Weekly newsletter

New Documentary Reveals Never-before-seen Secrets of Parliament

Hungary Today 2024.06.13.

The documentary film House of Hungary (Az ország háza) presents the architectural, historical, and artistic richness of the Hungarian Parliament Building, the parts of the monumental building that few can visit, and emblematic moments of Hungarian history to an international audience.

“The House of Parliament? Is it for sale?” – Queens’s Freddie Mercury asked when he saw the monumental building while sailing down the Danube on a visit to Hungary in 1986. The scene, which has been much talked about ever since, can also be seen in the documentary, which had its premiere at the Parliament on June 11, and will be shown to the public on June 14 at the MOZ.GO Hungarian Motion Picture Festival, reports Turizmus.com.

The documentary, shot in spring 2023, will show the historical, artistic, and architectural richness of the 268-meter long, 96-meter high, 17,000-square-meter neo-Gothic building to an international audience,

bringing the fateful moments of Hungary’s thousand-year history closer to the public.

Ema Horvath, an American actress of Hungarian origin from Slovakia, known for her role in The Lord of the Rings: The Rings of Power, will guide the audience through the building from cellar to attic. Viewers can admire the artwork that adorns the Parliament, and see how Mihály Munkácsy’s painting Conquest would look in the meeting room where it was originally designed. Those interested can hear fascinating details of how the building survived World War II, and see the special windows painted by Miksa Róth, many of which were hidden in coffins in the basement when the Siege of Budapest began in December 1944.

We were able to use a lot of technical equipment – drones, high light objectives, for example – that had not been available before.

Therefore, we were able to get close to parts of the building that no one had ever seen before – not even the people who built it, in fact,” stressed director-cinematographer András Nagy. In addition to footage of the Parliament, viewers can also see excerpts from interviews with experts including art historians Katalin Keserü, Margit Nógrádi-Kerekes and József Rozsnyai, József Lukács, the Parliament’s chief architect, and historian Róbert Hermann, and learn about the heated debates that took place in the 19th century about the style of the parliament that was to be built.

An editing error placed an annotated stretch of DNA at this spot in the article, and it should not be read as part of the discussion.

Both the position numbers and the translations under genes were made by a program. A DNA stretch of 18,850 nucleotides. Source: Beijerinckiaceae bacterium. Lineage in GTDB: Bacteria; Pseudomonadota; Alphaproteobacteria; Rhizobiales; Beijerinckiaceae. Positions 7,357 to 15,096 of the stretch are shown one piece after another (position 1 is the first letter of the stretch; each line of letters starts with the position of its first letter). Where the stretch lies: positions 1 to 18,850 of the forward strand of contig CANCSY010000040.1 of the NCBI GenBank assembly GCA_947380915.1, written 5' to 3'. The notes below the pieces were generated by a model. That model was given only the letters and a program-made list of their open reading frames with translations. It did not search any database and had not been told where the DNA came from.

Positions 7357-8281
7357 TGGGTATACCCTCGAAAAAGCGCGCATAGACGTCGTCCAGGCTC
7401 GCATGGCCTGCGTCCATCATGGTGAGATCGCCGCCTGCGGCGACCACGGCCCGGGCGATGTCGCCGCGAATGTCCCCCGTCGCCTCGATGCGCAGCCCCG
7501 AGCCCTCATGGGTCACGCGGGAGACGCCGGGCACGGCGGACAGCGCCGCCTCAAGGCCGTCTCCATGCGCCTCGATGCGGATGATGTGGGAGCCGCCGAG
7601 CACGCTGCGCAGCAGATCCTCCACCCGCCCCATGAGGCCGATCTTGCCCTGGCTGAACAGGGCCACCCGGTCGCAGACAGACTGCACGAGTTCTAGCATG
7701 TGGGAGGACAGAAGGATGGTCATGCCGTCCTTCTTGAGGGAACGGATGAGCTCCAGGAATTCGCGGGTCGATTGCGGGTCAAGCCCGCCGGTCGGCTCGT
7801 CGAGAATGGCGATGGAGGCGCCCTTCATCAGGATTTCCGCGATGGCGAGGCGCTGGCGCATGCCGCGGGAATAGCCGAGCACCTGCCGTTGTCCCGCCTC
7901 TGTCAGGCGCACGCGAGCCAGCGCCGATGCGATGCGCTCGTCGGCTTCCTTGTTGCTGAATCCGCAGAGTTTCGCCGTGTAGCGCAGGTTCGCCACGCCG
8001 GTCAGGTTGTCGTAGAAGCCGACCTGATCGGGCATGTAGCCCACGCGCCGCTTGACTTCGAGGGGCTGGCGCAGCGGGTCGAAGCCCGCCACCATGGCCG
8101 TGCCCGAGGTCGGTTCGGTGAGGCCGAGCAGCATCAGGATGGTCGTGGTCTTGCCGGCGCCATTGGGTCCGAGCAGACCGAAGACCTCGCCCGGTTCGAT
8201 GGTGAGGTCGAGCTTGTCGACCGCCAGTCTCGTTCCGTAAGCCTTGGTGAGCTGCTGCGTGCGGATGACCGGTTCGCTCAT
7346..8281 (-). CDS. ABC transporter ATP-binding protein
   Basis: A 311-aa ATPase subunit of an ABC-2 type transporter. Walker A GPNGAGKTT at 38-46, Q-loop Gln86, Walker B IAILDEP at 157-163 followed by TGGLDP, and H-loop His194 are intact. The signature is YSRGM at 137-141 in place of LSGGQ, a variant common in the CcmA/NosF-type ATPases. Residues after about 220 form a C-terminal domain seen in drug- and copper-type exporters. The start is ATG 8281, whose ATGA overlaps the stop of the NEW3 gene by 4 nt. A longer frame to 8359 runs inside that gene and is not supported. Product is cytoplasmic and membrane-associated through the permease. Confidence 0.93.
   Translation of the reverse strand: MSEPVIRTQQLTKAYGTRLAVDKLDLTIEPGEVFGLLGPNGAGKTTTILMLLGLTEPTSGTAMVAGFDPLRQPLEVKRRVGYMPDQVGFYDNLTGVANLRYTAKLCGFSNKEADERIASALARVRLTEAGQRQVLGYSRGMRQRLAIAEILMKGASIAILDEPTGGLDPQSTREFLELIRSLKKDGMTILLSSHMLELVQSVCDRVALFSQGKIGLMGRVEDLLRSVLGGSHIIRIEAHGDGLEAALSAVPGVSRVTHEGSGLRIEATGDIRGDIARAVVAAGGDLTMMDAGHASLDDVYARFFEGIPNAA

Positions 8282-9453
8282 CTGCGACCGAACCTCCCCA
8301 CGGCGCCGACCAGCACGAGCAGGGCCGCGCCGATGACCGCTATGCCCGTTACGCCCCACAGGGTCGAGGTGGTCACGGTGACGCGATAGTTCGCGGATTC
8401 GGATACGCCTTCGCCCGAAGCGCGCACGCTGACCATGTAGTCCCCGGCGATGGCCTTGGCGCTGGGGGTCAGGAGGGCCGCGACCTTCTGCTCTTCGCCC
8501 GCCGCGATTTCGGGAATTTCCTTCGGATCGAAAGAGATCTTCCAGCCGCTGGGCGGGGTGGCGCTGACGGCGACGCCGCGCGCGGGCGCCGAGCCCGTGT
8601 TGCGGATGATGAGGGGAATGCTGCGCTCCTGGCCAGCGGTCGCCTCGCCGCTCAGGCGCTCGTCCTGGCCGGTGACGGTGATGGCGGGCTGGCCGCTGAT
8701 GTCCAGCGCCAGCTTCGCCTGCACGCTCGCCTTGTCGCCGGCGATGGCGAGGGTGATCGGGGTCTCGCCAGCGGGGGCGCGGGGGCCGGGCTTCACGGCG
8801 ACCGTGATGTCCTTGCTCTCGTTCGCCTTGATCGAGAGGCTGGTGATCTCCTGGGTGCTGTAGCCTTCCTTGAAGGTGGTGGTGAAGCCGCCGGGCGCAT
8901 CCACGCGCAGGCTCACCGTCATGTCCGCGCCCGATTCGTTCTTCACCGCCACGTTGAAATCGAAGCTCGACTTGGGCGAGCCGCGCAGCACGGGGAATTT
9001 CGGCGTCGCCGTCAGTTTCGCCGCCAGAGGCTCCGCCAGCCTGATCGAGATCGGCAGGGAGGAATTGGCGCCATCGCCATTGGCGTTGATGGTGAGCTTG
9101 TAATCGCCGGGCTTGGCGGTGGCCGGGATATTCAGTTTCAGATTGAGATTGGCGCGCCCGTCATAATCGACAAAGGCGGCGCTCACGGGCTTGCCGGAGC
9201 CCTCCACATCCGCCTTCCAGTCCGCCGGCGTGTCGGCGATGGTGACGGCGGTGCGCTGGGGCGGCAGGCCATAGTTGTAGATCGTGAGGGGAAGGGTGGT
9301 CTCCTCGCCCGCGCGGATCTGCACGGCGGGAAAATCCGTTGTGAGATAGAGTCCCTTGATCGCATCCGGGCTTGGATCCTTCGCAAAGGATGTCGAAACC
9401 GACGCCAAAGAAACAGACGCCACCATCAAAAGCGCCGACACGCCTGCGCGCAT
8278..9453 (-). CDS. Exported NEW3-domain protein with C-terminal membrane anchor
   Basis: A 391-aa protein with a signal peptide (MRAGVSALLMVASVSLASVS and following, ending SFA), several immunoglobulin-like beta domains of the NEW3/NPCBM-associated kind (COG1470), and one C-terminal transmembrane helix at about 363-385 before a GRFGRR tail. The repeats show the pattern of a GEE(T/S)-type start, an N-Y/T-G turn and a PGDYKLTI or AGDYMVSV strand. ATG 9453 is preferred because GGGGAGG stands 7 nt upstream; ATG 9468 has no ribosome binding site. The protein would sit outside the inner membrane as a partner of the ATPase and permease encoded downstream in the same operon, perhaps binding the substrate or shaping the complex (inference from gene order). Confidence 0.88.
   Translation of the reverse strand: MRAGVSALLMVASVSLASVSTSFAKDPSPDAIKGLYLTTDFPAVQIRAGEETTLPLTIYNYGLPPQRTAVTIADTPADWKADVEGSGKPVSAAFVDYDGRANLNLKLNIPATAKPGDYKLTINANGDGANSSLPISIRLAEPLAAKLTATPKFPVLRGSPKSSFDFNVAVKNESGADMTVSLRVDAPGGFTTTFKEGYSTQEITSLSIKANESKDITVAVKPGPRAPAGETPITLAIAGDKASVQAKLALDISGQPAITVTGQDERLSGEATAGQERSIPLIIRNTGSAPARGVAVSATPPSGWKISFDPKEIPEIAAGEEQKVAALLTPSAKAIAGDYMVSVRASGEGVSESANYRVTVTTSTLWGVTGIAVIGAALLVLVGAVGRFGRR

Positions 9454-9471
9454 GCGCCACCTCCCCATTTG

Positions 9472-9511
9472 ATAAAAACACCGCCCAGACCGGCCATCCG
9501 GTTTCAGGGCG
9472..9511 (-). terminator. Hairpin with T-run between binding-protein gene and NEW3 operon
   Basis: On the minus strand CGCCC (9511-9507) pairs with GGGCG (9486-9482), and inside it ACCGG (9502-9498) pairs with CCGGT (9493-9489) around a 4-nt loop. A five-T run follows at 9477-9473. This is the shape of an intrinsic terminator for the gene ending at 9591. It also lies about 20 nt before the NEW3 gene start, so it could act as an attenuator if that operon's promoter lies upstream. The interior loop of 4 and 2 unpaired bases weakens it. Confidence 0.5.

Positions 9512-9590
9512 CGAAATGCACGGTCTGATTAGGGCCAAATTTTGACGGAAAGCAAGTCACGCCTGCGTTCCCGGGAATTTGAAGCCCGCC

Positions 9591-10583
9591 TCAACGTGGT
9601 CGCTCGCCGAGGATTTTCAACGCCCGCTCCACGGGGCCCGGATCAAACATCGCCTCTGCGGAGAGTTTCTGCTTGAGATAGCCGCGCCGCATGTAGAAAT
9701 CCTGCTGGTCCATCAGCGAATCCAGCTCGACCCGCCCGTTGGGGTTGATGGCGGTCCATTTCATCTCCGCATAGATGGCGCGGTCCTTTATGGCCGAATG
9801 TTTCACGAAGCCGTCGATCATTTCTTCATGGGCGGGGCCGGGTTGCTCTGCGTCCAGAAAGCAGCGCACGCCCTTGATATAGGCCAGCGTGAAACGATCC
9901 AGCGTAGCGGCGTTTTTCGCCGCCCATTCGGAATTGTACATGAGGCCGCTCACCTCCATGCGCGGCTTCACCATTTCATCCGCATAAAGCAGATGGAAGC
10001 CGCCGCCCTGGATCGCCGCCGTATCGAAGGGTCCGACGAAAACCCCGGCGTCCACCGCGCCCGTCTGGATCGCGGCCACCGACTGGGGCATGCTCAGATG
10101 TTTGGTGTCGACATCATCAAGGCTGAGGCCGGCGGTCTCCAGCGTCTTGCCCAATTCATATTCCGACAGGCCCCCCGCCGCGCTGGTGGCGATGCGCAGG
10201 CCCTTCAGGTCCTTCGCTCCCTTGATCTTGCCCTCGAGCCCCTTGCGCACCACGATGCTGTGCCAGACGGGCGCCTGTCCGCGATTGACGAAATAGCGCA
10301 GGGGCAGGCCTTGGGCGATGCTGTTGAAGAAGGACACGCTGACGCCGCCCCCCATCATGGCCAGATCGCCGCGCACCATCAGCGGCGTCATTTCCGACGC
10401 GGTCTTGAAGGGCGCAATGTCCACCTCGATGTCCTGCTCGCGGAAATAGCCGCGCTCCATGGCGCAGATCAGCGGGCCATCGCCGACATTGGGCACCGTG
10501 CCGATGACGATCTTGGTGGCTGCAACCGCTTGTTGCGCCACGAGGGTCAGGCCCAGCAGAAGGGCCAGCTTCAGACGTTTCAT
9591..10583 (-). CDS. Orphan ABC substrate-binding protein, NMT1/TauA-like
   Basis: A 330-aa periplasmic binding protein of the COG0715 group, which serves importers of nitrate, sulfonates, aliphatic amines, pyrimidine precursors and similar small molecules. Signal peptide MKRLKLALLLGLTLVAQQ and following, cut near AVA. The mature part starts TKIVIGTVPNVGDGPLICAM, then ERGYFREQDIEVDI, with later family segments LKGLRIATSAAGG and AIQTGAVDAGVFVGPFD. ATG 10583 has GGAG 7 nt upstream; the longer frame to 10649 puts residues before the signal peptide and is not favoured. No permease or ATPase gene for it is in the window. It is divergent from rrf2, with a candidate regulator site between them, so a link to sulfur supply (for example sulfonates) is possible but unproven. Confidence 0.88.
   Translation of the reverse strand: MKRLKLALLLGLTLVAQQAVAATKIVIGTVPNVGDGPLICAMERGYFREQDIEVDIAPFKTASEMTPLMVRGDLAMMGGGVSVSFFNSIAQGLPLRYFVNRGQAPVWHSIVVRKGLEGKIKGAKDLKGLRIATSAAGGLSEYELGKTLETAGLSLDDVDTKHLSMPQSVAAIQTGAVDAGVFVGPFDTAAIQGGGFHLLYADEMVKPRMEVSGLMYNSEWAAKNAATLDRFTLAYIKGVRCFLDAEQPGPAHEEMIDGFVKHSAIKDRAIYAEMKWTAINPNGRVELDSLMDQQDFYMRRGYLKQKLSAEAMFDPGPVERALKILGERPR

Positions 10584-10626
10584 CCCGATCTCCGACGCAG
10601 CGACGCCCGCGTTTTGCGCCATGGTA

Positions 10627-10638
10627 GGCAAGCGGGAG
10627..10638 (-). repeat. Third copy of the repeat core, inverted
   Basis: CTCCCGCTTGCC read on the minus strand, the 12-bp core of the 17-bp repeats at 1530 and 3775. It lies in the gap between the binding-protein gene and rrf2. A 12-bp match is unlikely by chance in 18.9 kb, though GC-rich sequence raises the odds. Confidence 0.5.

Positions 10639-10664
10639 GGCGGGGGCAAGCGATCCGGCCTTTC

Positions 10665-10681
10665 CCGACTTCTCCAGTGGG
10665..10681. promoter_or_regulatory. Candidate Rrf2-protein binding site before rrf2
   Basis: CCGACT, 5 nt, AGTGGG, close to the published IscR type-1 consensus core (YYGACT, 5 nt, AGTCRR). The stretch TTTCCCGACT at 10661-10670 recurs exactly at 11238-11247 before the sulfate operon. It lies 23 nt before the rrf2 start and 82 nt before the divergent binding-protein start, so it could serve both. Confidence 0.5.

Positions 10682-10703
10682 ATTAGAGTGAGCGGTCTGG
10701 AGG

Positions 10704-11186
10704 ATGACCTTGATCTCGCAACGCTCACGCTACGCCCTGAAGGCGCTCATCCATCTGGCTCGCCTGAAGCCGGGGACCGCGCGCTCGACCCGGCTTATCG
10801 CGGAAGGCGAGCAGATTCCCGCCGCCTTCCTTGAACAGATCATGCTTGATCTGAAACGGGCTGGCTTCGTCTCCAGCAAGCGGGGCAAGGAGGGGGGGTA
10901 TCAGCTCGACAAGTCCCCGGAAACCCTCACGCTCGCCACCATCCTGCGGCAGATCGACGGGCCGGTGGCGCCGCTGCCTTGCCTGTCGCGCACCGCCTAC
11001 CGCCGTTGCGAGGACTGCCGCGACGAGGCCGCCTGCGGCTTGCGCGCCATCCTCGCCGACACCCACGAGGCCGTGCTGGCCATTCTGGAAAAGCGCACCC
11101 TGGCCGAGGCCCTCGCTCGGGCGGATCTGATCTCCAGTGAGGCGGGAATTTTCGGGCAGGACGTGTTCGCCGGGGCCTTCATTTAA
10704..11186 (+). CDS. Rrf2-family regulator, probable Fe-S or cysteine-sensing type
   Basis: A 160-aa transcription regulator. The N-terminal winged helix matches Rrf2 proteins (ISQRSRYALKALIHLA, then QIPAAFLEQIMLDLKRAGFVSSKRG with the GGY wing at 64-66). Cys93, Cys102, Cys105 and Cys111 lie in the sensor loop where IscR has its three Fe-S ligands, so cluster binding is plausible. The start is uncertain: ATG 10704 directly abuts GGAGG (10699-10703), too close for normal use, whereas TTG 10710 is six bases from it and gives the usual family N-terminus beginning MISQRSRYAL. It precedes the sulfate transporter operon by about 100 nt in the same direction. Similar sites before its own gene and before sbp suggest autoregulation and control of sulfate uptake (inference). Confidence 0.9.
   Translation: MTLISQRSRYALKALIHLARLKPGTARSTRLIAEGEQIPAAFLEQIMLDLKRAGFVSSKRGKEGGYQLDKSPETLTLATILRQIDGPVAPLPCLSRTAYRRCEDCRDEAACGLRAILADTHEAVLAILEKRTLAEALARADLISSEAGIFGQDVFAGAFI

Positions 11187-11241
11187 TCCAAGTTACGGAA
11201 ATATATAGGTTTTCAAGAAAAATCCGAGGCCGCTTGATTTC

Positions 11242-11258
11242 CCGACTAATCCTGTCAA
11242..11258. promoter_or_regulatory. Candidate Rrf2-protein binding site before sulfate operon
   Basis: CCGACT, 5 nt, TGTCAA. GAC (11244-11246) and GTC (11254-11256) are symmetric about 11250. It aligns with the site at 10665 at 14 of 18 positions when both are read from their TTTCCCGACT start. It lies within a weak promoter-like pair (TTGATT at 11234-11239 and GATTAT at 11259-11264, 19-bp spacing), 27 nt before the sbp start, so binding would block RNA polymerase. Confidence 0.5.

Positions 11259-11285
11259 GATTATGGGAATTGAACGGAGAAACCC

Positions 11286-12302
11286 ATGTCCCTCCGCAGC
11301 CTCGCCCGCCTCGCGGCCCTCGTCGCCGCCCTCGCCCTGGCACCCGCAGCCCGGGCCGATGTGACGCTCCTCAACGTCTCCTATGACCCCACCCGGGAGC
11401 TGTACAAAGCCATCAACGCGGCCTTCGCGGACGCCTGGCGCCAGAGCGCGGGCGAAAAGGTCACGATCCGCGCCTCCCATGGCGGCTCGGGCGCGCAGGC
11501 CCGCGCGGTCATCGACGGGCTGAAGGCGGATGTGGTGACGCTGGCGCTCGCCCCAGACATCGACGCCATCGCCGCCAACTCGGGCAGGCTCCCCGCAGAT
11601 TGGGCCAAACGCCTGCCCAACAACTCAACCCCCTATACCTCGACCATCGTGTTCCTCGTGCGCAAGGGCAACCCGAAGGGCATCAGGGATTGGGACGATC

Pictures from the making of the documentary. Photo via Facebook/BUDAMOUNT Film

The documentary also offers new information for Hungarian viewers, including some of the less well-known details of events such as the assassination attempt on the future Prime Minister István Tisza in 1912. Shortly after his election as Speaker, an MP – who was banned from the House because of his scandalous behavior – tried to shoot Tisza, and the marks of one of the failed shots can still be seen on the walls.

István Tisza, prime minister of Hungary from 1903 to 1905, and from 1913 until 1917. Photo via Wikipedia.

The documentary also recalls how in the early 1920s, during the winter months, almost 300 children who had arrived in Budapest from the territories annexed in the Treaty of Trianon,

often orphaned or separated from their families, were housed in the empty rooms of the Parliament House.

Photo via Facebook/BUDAMOUNT Film

The film is rich in archival footage, including rarely seen footage of a young man climbing to the top of the 96-meter-high dome of the Parliament in the autumn of 1956, to lower the red star. The documentary, produced by Budamount Film, is scheduled to premiere on Hungarian television in August 2024. The filmmakers’ aim is to bring the film to as many parts of the world as possible, thus House of Hungary is expected to be available on streaming services.

Museum of Ethnography Voted the World’s Best Public Building
Museum of Ethnography Voted the World’s Best Public Building

The House of Music Hungary also won an award at the FIABCI World Prix d'Excellence.Continue reading

Via Turizmus.com; Featured image via Pixabay

    [1536x1536] => Array
            [width] => 1536
            [height] => 1536
            [crop] => 

    [2048x2048] => Array
            [width] => 2048
            [height] => 2048
            [crop] =>